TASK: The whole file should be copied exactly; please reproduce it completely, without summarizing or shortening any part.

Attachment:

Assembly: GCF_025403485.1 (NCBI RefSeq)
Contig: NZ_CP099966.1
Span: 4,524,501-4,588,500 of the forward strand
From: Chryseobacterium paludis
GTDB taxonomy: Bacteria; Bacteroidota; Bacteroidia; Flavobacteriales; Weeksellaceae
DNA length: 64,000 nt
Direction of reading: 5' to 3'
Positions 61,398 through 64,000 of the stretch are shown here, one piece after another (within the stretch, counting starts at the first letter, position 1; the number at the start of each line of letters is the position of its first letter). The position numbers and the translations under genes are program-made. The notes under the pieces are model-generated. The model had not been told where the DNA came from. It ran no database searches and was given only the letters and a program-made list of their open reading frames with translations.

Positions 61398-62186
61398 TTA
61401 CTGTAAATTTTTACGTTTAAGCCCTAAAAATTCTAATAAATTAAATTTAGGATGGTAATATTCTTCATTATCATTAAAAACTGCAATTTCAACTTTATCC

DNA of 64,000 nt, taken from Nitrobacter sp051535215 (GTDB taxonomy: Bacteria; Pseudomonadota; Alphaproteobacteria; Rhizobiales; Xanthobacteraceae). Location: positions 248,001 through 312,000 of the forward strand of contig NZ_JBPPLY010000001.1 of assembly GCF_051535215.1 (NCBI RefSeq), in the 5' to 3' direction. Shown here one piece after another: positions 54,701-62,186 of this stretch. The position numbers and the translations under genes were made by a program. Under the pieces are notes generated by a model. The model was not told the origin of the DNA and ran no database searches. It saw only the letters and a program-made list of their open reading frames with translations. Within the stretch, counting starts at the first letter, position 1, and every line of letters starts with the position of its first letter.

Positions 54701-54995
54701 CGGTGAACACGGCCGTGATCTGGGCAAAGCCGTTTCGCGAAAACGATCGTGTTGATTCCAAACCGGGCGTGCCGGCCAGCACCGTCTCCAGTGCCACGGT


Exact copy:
Assembly: GCF_025403485.1 (NCBI RefSeq)
Contig: NZ_CP099966.1
Span: 4,524,501-4,588,500 of the forward strand
From: Chryseobacterium paludis
GTDB taxonomy: Bacteria; Bacteroidota; Bacteroidia; Flavobacteriales; Weeksellaceae
DNA length: 64,000 nt
Direction of reading: 5' to 3'
Positions 61,398 through 64,000 of the stretch are shown here, one piece after another (within the stretch, counting starts at the first letter, position 1; the number at the start of each line of letters is the position of its first letter). The position numbers and the translations under genes are program-made. The notes under the pieces are model-generated. The model had not been told where the DNA came from. It ran no database searches and was given only the letters and a program-made list of their open reading frames with translations.

Positions 61398-62186
61398 TTA
61401 CTGTAAATTTTTACGTTTAAGCCCTAAAAATTCTAATAAATTAAATTTAGGATGGTAATATTCTTCATTATCATTAAAAACTGCAATTTCAACTTTATCC

DNA of 64,000 nt, taken from Nitrobacter sp051535215 (GTDB taxonomy: Bacteria; Pseudomonadota; Alphaproteobacteria; Rhizobiales; Xanthobacteraceae). Location: positions 248,001 through 312,000 of the forward strand of contig NZ_JBPPLY010000001.1 of assembly GCF_051535215.1 (NCBI RefSeq), in the 5' to 3' direction. Shown here one piece after another: positions 54,701-62,186 of this stretch. The position numbers and the translations under genes were made by a program. Under the pieces are notes generated by a model. The model was not told the origin of the DNA and ran no database searches. It saw only the letters and a program-made list of their open reading frames with translations. Within the stretch, counting starts at the first letter, position 1, and every line of letters starts with the position of its first letter.

Positions 54701-54995
54701 CGGTGAACACGGCCGTGATCTGGGCAAAGCCGTTTCGCGAAAACGATCGTGTTGATTCCAAACCGGGCGTGCCGGCCAGCACCGTCTCCAGTGCCACGGT